John Evans, General Secretary TUAC (Trade Union Advisory Committee to the OECD)

 

The Report of the Finance Ministers’ Deputies to the G8 Finance Ministers meeting, held in Lecce in June 2009, called for “a rethinking of the foundations of the global economic and financial system” in the light of the “worst crisis since the Great Depression”. Given the appalling human cost of the crisis - a probable 60 million more people unemployed globally and an extra 230 million pushed into extreme poverty - trade unions can only concur.

 

Beyond the re-regulation and more effective supervision of financial markets and institutions, such rethinking must also encompass the rules and oversight of the market system more generally. As a result trade unions are closely following the development of the G20 and G8 initiatives aimed at preventing excesses of the market and ensuring more balanced economic development.

 

The “Charter for Sustainable Economic Activity”, being prepared by a G20 Task Force and due to be discussed at the Pittsburgh G20 Summit in September, needs to be comprehensive in scope and incorporate economic, financial, development, environmental and social instruments, including most importantly the “decent work” agenda and the relevant labour standards of the International Labour Organisation (ILO).

 

The G8 Finance Minsters’ “Lecce Framework” for a “Global Standard of Common Principles of Propriety, Integrity and Transparency of International Economic and Financial Activity”, which appears to be designed to be one chapter of the Charter, brings together international instruments that govern private sector conduct. The Framework focuses on corporate governance, market integrity, financial regulation and supervision, tax cooperation, and transparency of macroeconomic policy and data. While these elements are necessary, they are not sufficient. Trade unions consider it essential that the Lecce Framework, in view of its focus on the private sector, incorporate the ESG (Environment, Social and Governance) standards on which private sector conduct must be based, if we are to achieve a shift to a new paradigm of economic development. The OECD Guidelines for Multinational Enterprises should therefore be comprehensively incorporated into the Framework, alongside other relevant OECD instruments – at the moment they are merely referenced in the Deputies’ report for Lecce.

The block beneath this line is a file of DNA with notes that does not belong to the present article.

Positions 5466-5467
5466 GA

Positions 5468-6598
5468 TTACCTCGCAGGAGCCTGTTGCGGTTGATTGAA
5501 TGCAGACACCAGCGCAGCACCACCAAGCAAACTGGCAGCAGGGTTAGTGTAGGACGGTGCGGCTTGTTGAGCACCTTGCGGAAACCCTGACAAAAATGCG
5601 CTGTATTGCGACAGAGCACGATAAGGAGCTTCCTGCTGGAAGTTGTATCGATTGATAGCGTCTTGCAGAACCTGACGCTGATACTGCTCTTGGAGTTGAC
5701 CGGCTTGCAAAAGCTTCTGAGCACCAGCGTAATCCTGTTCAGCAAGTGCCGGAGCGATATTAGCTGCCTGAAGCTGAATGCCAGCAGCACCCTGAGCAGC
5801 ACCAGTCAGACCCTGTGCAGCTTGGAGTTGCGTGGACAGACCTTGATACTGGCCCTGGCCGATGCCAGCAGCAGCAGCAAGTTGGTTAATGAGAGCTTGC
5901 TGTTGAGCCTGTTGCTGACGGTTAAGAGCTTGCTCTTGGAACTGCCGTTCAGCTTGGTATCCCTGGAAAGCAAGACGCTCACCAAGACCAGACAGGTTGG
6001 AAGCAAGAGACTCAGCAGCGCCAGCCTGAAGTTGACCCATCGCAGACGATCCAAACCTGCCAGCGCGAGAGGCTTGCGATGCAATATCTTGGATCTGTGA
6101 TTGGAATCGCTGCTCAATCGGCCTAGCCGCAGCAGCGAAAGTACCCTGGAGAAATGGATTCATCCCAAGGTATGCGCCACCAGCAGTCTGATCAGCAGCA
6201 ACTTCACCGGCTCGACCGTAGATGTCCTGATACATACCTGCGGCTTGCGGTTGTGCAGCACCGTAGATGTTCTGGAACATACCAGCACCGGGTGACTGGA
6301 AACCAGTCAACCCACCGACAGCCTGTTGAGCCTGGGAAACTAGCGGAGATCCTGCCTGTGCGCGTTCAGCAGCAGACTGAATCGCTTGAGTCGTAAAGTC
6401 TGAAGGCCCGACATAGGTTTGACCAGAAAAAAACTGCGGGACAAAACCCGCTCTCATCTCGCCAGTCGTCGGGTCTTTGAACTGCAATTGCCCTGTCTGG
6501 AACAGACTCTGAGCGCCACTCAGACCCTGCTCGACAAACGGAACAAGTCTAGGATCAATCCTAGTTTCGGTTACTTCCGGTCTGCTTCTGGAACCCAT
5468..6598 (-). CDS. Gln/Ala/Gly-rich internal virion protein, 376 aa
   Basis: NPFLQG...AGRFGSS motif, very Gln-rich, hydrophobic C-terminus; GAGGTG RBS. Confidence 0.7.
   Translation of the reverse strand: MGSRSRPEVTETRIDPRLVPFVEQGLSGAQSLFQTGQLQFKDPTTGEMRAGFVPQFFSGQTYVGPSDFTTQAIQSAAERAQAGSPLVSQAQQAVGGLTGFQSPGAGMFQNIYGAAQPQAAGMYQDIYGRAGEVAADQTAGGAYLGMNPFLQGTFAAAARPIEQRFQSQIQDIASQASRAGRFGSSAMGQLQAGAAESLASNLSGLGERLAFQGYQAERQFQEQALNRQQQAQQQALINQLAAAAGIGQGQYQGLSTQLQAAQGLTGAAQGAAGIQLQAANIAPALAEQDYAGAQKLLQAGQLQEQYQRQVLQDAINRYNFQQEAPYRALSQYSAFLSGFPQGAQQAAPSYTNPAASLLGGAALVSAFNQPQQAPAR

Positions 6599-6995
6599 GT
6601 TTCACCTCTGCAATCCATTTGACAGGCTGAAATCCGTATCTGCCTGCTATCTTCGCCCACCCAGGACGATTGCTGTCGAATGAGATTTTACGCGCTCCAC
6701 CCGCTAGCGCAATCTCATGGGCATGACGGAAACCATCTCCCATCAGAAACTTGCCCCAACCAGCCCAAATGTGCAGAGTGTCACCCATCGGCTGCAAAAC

These instruments have the potential to send a strong political message on the political priority given to the social and labour dimension of governance and development and provide a sustainable framework within which to strengthen inter-institutional cooperation and overall policy coherence. However, their actual impact will depend on their effective implementation, including the strengthening of existing instruments (the building blocks), achieving buy-in from governments and the adoption of a rigorous monitoring mechanism.